In order to further reduce potential worker exposure, the filtered effluent from the pipe flushing system was discharged to the vicinity of a room air exhaust duct, where it was exhausted via a temporary building ventilation system. As additional protection, all workers involved in this activity were wearing an air-fed plastic suit, shoe covers, chemical resistant gloves, and appropriate safety equipment. To minimize personnel exposure, the number of workers performing the task was limited. Industrial Hygiene and Radiological Controls Operations (RCO) personnel monitored the job as it was performed.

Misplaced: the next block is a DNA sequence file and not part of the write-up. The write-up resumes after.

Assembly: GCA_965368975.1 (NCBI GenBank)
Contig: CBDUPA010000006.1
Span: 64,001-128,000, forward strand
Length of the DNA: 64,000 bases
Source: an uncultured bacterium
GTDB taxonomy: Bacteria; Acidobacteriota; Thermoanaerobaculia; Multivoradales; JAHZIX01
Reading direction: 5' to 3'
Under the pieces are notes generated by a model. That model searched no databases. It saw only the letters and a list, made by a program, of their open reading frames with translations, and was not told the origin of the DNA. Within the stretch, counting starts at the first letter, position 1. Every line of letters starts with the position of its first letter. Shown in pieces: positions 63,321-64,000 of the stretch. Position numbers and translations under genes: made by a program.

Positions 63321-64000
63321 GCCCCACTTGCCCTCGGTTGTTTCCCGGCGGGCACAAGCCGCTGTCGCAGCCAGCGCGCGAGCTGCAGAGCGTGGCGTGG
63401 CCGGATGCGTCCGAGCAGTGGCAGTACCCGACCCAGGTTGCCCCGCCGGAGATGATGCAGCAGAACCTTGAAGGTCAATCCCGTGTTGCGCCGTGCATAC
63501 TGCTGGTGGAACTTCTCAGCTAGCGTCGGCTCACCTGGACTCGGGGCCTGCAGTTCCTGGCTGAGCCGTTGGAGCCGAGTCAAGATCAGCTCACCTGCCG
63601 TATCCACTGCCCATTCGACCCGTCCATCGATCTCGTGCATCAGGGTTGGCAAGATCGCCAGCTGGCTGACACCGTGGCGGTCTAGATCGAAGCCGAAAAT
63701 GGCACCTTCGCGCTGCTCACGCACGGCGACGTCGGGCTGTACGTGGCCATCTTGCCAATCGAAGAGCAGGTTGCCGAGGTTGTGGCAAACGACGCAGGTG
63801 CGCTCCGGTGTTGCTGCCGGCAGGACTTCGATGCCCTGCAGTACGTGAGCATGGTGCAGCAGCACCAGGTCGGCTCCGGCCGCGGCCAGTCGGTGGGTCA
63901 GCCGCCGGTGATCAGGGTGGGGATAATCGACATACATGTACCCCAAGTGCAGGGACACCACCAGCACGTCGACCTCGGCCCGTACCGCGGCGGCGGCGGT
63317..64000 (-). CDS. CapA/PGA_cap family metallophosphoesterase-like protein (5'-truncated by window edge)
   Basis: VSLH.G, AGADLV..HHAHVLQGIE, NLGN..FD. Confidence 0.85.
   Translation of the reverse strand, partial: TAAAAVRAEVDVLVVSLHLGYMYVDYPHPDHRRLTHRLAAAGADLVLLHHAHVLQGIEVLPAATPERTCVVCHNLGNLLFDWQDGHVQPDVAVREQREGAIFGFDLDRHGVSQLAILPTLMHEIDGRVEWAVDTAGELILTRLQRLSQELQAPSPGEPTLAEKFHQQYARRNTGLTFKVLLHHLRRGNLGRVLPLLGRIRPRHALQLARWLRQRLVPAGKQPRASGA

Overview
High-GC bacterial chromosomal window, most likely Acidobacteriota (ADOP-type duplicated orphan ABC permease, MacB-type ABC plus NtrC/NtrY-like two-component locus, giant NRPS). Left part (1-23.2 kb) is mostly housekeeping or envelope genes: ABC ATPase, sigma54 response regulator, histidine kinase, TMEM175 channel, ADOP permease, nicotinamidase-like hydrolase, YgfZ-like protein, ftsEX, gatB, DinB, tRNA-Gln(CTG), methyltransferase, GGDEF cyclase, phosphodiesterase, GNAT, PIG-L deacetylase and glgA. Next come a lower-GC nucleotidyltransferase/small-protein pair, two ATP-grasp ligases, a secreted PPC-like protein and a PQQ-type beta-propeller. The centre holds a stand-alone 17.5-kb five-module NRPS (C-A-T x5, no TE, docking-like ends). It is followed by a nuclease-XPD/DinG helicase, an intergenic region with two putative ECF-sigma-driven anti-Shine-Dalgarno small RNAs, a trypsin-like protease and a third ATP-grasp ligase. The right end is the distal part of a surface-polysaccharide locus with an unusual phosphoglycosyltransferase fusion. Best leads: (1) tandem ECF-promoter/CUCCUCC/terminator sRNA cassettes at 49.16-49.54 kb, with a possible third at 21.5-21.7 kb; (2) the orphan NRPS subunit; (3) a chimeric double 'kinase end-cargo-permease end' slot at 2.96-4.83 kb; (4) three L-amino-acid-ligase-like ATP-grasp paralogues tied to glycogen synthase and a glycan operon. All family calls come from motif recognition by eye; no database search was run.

Properties of UF6
Within a reasonable range of temperature and pressure, UF6 can be a solid, liquid, or gas. Solid UF6 is a white, dense, crystalline material that resembles rock salt. It is somewhat unusual in that at atmospheric pressure it transforms directly into gas without first going through the liquid state. At 75 degrees F, UF6 solid in a closed system generates a gas with pressure of 1 to 2 psia. If the closed system is breached, this gas will be released to the environment.
UF6 does not react with oxygen, nitrogen, carbon dioxide, or dry air, but it does react with water. When UF6 gas comes into contact with water, such as water vapor in the air, the UF6 and water react, forming corrosive HF and UO2F2. Consequently, release of UF6 to the environment could potentially affect the health of workers in the vicinity of the release. Exposure to HF could result in a range of health effects depending on the exposure level.